Chicago is an interesting race for wheelchair racers. Wheelchair races, like in cycling or auto racing, tend to be run in packs. This leads to very tactical racing, as the person in front of the pack, "pulling" everyone behind him, creates a slip-stream or a draft that the racers behind him can take advantage of. Racers sitting behind another racer can go the same speed as the racer pulling, while working up to 15% less. This ability to work less while going just as fast creates a lot of tactical games as racers play cat and mouse trying to get certain racers to the front of the pack, or varying the pace to make sure that while you are pulling the racers behind you, they still have to work hard.
In many races, the lead pack of wheelchair racers is gradually thinned out naturally due to certain geographic elements. Hills and windy roads offer a lot of places where racers can attack and break apart packs. Flat courses, with straight city roads, like Chicago, often make it harder for racers to attack and thin out the pack. Despite Ernst's best efforts, pulling the first 5k at a blistering pace, we still had a solid ten racers in the lead pack. For a while the pace settled down and it seemed that the pack would maintain its size for a large portion of the race. There were a few strong pulls at the front that stretched the pack into a long straight line, but it wasn't until a series of attacks between mile 9 and 10 that the pack broke.
Around mile 9 I slipped to the front of the back but split out wide to the side of the road. I started settling into a comfortable pace when I looked left and realized that not only was there nobody behind me, but the entire pack was on the opposite side of the road. Before I gave myself a chance to second guess my actions, I put my head down and surged forwards, picking up the pace by a little over two miles an hour (to about 20mph), and forcing the pack to chase me. I held the pace for a little over a quarter mile before relaxing to let the pack catch up, however as soon as the pack regrouped behind me Heinz attacked, pushing the pace back to around 20mph. Heinz is famous for his ability to sustain attacks for extended periods of time, and this attack didn't disappoint. By the time he decided that everyone had hurt enough chasing him down Heinz had whittled the pack down to five. Within two more miles, five became four and the race for the win began.
Even 13 miles from the finish, a small pack of fiercely competitive racers will begin sizing each other up, taking inventory of strengths and weaknesses and trying to figure out the best way to cross the line in front of the rest. As Kurt, Ernst, Heinz and myself were led through the various Chicago neighborhoods we all began playing our little games. Heinz, hoping to take advantage of his aforementioned ability, would hang off the back of the back for a couple miles at a time before surging to the front and spiking the pace. Kurt remained content to stay settled in the pack, taking his turn at the front when he needed to, but staying as relaxed as possible. Ernst seemed happy to wait for a finishing sprint. He pulled moderately hard, but you could tell that he felt strong and was saving as much as he could for one swift finishing blow.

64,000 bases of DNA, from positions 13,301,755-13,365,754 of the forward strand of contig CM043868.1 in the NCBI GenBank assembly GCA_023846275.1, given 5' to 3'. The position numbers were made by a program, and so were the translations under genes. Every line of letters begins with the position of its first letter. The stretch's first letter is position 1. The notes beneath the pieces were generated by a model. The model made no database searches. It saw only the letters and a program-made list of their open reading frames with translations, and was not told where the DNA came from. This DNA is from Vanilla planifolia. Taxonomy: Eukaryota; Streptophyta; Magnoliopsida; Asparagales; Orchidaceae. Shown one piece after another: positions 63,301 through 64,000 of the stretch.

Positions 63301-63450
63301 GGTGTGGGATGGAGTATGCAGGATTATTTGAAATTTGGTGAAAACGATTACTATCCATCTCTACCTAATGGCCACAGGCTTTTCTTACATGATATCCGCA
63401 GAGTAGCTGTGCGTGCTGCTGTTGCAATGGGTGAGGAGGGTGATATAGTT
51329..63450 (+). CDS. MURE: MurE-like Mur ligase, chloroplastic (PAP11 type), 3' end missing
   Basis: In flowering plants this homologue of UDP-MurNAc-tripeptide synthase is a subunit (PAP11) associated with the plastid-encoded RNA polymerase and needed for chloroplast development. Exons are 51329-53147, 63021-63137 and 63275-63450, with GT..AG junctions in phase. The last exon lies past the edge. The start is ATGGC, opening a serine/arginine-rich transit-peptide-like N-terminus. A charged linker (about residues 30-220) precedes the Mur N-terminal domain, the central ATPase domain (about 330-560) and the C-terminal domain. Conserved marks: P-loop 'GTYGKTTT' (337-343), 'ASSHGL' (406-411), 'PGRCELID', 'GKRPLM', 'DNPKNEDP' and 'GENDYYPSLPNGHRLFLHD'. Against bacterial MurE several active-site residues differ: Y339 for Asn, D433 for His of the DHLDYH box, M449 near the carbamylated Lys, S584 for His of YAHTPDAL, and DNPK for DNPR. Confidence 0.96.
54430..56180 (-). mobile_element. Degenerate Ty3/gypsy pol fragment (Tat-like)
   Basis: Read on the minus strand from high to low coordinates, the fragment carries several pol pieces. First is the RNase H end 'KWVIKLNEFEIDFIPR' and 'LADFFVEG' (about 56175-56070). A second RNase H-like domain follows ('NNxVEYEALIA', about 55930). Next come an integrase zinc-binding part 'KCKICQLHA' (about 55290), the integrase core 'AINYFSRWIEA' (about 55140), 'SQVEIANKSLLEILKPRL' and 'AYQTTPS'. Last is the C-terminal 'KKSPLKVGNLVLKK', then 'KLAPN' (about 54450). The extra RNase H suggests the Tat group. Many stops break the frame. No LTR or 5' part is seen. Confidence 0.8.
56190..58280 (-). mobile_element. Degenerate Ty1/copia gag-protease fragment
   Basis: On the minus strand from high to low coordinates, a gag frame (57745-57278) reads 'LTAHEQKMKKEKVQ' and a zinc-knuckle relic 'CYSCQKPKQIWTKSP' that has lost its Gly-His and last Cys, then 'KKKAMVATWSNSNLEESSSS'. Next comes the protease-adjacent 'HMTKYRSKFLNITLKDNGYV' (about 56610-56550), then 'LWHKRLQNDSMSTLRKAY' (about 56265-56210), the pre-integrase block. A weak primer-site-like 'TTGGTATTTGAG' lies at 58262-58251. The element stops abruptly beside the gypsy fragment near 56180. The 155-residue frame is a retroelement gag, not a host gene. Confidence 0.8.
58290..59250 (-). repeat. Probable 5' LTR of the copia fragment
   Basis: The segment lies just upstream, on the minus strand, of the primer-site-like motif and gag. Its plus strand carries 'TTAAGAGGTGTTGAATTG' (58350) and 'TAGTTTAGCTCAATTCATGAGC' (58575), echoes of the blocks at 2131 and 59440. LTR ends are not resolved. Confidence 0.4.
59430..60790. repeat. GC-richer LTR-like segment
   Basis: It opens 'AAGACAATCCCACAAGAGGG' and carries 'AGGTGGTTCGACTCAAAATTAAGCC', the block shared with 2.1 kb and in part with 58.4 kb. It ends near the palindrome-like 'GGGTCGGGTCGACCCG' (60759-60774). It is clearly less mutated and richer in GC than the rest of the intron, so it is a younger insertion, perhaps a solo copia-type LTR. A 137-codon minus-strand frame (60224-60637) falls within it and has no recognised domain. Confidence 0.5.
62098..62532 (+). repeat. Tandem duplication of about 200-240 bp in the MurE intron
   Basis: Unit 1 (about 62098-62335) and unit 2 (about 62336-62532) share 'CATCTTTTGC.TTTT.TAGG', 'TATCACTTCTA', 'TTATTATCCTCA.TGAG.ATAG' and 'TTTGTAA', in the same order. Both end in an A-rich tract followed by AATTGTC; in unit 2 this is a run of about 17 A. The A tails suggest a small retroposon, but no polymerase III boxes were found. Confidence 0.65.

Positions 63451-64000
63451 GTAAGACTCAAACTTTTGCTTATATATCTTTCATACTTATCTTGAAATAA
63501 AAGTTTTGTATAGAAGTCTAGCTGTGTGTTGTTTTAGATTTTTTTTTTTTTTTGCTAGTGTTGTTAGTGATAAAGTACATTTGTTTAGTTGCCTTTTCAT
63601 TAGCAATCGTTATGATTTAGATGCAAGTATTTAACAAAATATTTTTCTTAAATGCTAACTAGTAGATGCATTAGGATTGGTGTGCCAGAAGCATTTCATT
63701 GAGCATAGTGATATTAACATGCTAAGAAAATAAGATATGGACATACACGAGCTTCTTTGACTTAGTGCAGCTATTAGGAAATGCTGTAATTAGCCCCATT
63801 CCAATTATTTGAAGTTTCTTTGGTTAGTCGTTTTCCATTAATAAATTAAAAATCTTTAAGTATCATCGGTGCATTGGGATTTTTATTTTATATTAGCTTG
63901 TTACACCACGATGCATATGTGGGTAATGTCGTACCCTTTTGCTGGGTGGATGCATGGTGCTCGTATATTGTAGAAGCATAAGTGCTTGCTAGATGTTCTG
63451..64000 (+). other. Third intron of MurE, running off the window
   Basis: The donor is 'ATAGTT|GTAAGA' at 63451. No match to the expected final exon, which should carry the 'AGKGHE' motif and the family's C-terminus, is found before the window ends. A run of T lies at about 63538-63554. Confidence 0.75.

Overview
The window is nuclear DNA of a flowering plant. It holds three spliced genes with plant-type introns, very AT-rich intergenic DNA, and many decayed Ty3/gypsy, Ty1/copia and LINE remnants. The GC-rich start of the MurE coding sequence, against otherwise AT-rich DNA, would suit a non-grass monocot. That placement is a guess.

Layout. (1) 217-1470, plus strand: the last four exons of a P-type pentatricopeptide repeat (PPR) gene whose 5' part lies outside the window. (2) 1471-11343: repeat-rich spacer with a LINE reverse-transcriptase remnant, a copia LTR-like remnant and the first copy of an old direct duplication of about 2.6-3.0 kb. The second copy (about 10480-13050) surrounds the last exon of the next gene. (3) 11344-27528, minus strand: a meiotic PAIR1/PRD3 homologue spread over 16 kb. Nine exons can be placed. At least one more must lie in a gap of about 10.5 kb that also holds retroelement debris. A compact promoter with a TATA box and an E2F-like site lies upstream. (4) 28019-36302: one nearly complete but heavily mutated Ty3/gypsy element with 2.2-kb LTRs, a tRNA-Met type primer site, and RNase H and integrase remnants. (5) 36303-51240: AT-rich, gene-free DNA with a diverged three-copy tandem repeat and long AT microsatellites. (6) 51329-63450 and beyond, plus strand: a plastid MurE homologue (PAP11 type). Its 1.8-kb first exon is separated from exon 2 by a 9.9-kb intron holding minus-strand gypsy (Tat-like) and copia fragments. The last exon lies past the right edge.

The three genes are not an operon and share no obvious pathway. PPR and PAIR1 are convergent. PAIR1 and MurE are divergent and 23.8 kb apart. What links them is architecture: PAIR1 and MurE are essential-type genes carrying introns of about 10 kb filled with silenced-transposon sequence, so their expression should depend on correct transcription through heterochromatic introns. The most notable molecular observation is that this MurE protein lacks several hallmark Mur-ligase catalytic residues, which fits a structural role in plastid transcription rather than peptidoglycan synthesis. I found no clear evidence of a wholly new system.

I kept having to remind myself to stay calm and relaxed. Our challengers in the chase pack were out of sight, and there was no point wasting energy. The goal was to win, not necessarily to go fast. I did, however, make sure that Ernst was behind me as much as possible when I was in the lead. I am smallest racer in the elite field, meaning that there is much less of me to block the wind when I am in the front compared to other racers. Ernst, being one of the biggest guys in the field, gets much less benefit drafting me than he would Kurt or Heinz.
The four of us played our games, sometimes surging, sometimes sitting up and forcing others to take the lead, until the last 5k. When you race with Heinz, the last 5k in Chicago can be the hardest stretch of straight road you will ever race. Heinz, wanting to avoid a sprint finish, a relative weakness of his, put on a series of surges. He would kick the pace up over 20mph forcing us to chase him down, then as we settled behind him he would cut hard across the road, shaking us from his draft and surge again.
My arms began to burn as I covered surge after surge, all the time wondering why we couldn't just get along. Then the final right turn came into sight and everyone's eyes narrowed. Kurt, happy to let everyone else dictate the pace for the previous 25.8 miles, surged to the front around the turn and powered up the first half of the bridge on Roosevelt. Ernst and I responded fast and as Kurt backed off his attack Ernst swung in from of him. I surged up the right side of the bridge, but could not take the lead before the final left turn. As I swung wide onto Columbus Kurt and Ernst were suddenly side by side in a dead sprint. Every sense in my body went numb except for my sight. My eyes were burning wholes in the backs of my competitors as my arms churned through my push rims.
All too quickly the finish line had come and gone. Ernst, then Kurt, then me. We traveled 26.2 miles and were separated by little more than a second. In a state of exhaustion I reflected on the race as I lay face down on the massage table getting the kinks in my neck and shoulders worked out. Success does not always have to be based on the end result. I was successful in my process. I was there in the end, with a chance to win. I have worked hard to get to this point and I was going to let myself enjoy it.
Then I went home, and began thinking about how I was going to repeat my success at the New York City Marathon on November 3rd. Sure I was happy with a third place finish, but I'm pretty sure I'd be a little happier with a win.